This means that they’re easy to move around so that you can adjust the clearance as needed.

However, when it comes to materials like wood, fabric, and lattice (any material that is combustible), you’ll need to maintain at least a 6-foot clearance because of the increased fire risk (or more depending on manufacturer specifications).

Infrared Electric Heaters

If you have a covered patio and don’t yet have an outdoor heater, you can save yourself a lot of stress about fire safety by purchasing an infrared electric heater.

The reason infrared electric heaters are so safe for use under covered patios is that most of them let heat out to the sides rather than upward, so the presence of a roof isn’t so much of an issue. 

In fact, these heaters tend to be designed for flush mounting, meaning they can be mounted flush with your ceiling.

For example, below is the Bromic Electric Smart Heat installed with a flush mounting kit:

Tower Flame Heaters

Similar to mushroom style heaters, tower flame heaters require at least a few feet of clearance from the top of the heater to the covering of your patio.

Again, though, if the roof is made of combustible material (wood, for example), the clearance needs to be 6 feet.

How To Use An Outdoor Heater Safely Under A Covered Patio

Despite the fact that all of the heaters mentioned above can technically be used under covered patios (depending on the dimensions of the patio and the specific clearance instructions set by the heater’s manufacturer), tower style heaters are safest when used in uncovered spaces.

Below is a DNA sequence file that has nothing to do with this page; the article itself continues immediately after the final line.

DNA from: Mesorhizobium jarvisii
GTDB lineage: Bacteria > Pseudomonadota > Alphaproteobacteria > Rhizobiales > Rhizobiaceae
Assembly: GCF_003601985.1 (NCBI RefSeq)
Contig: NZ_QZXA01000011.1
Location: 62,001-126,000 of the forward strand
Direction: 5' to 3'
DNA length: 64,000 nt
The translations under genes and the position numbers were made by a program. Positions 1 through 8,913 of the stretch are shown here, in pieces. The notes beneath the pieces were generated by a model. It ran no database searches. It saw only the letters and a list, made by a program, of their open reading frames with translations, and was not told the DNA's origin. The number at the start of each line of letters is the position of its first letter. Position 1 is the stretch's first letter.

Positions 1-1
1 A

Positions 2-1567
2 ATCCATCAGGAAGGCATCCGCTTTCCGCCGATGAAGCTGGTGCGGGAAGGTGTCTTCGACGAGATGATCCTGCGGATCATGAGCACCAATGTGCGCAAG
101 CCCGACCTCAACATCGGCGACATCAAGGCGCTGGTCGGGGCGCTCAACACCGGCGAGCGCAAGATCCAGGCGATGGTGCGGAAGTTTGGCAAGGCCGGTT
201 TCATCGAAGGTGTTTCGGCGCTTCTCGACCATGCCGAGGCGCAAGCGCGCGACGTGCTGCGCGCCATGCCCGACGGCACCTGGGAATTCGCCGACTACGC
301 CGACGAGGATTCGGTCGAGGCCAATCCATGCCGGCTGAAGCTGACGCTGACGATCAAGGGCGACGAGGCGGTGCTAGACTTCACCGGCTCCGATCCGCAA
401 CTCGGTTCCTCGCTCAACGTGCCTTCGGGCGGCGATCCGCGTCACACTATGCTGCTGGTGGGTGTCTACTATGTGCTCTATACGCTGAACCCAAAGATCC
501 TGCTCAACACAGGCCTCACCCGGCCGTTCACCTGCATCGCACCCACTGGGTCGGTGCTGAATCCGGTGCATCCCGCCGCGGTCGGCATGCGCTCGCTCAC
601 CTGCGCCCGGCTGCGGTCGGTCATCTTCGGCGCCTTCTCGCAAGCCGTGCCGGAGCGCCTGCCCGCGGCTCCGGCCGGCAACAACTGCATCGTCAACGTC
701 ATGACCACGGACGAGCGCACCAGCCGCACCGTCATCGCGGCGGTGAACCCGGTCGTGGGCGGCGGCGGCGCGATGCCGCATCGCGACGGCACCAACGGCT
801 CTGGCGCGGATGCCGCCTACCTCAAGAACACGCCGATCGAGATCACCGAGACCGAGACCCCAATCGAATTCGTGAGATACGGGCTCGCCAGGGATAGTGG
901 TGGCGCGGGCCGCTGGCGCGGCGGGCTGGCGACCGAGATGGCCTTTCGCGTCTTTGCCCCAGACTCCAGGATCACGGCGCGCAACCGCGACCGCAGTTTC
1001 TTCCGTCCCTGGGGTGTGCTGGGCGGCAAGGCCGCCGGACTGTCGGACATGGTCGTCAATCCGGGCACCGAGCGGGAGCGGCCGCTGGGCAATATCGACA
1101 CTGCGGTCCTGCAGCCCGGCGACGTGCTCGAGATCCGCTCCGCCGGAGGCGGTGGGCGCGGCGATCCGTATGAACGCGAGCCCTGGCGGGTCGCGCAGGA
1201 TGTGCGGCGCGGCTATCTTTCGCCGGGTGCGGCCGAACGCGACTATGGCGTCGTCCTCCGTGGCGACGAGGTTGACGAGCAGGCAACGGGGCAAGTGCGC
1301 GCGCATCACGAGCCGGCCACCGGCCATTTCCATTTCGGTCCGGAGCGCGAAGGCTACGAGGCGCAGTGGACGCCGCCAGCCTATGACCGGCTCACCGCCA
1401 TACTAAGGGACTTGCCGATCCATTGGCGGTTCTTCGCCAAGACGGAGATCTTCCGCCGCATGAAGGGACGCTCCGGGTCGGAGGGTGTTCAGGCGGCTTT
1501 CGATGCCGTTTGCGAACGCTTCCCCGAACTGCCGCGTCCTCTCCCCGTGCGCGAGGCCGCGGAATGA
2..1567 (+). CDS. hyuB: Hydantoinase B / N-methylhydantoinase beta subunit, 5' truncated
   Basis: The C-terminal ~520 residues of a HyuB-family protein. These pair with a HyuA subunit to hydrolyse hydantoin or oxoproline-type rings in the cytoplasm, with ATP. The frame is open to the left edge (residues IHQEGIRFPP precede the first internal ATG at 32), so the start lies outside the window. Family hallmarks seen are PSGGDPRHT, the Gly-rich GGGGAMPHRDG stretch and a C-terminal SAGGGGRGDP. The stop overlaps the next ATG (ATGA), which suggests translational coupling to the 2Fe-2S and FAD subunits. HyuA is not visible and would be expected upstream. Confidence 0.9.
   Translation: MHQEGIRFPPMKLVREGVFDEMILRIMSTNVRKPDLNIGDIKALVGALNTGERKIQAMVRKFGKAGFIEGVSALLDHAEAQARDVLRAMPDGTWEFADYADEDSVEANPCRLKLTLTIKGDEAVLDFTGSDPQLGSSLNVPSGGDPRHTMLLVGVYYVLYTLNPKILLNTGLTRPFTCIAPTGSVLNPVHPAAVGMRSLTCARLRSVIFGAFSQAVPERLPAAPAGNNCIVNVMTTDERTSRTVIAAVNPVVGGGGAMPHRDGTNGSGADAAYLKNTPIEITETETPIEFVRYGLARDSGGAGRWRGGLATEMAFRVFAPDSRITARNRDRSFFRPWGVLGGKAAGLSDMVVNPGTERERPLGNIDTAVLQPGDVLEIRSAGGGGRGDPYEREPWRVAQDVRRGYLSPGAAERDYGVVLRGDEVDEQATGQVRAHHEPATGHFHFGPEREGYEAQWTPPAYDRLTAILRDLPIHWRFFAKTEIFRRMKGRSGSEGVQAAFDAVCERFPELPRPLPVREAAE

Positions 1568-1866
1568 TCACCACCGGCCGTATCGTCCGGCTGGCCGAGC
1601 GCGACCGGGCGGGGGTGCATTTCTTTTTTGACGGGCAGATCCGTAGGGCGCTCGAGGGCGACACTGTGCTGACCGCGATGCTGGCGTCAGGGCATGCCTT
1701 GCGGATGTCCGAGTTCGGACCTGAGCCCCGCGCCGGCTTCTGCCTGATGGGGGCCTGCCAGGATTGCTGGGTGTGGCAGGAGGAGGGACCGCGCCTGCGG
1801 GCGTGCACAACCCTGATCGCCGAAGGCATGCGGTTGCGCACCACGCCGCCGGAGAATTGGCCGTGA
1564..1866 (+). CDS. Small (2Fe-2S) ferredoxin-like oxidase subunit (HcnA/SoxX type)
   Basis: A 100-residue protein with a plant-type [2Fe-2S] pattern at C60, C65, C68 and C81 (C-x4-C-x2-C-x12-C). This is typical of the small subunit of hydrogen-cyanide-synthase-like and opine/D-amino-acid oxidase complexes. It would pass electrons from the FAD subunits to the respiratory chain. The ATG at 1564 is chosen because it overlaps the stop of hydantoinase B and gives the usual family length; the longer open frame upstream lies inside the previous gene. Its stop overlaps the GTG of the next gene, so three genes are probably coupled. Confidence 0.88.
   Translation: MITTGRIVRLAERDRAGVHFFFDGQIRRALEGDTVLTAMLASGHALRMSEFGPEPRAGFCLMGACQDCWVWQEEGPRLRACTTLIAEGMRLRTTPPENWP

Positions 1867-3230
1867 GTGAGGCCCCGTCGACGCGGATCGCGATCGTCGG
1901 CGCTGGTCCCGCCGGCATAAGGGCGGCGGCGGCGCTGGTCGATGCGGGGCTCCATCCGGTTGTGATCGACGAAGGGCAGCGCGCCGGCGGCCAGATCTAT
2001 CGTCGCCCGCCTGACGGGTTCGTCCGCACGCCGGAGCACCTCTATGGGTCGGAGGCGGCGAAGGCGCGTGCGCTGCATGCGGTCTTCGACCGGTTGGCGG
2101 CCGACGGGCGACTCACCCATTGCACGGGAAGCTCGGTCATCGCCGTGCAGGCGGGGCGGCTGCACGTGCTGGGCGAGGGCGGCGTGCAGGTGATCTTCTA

However, you can take some steps to make your use of your outdoor heater as safe as possible in a covered patio.

One thing we recommend doing if you want to ensure that your heater doesn’t cause a fire in your covered patio is to angle the heater towards an opening in the patio.

This is recommended because patio heaters don’t work like air heaters.

Air heaters blow hot air into the environment, whereas patio heaters produce something called radiant heat.

Radiant heat heats up objects surrounding the heater as opposed to the molecules in the air, so directing a patio heater towards a wall or roof will lead to that surface getting extremely hot.

This overheating can be prevented by pointing the heater at an open space.

Final Thoughts

Outdoor heaters are primarily designed to be used in open spaces, but most patio heaters can be used in covered patios as long as the patio dimensions are suitable and the clearance dimensions set out by the manufacturer are observed.

Electric infrared heaters are the safest for covered patios, but you can usually also use fixed mushroom heaters and portable tower heaters in these patios as long as you leave at least 2 feet of clearance between the heater and the walls and roof, or 6 feet between the heater and combustible materials.

You can make your outdoor heater safer in a covered patio by angling it toward an opening.

Always read the manufacturer’s instructions before using an outdoor heater in a covered patio.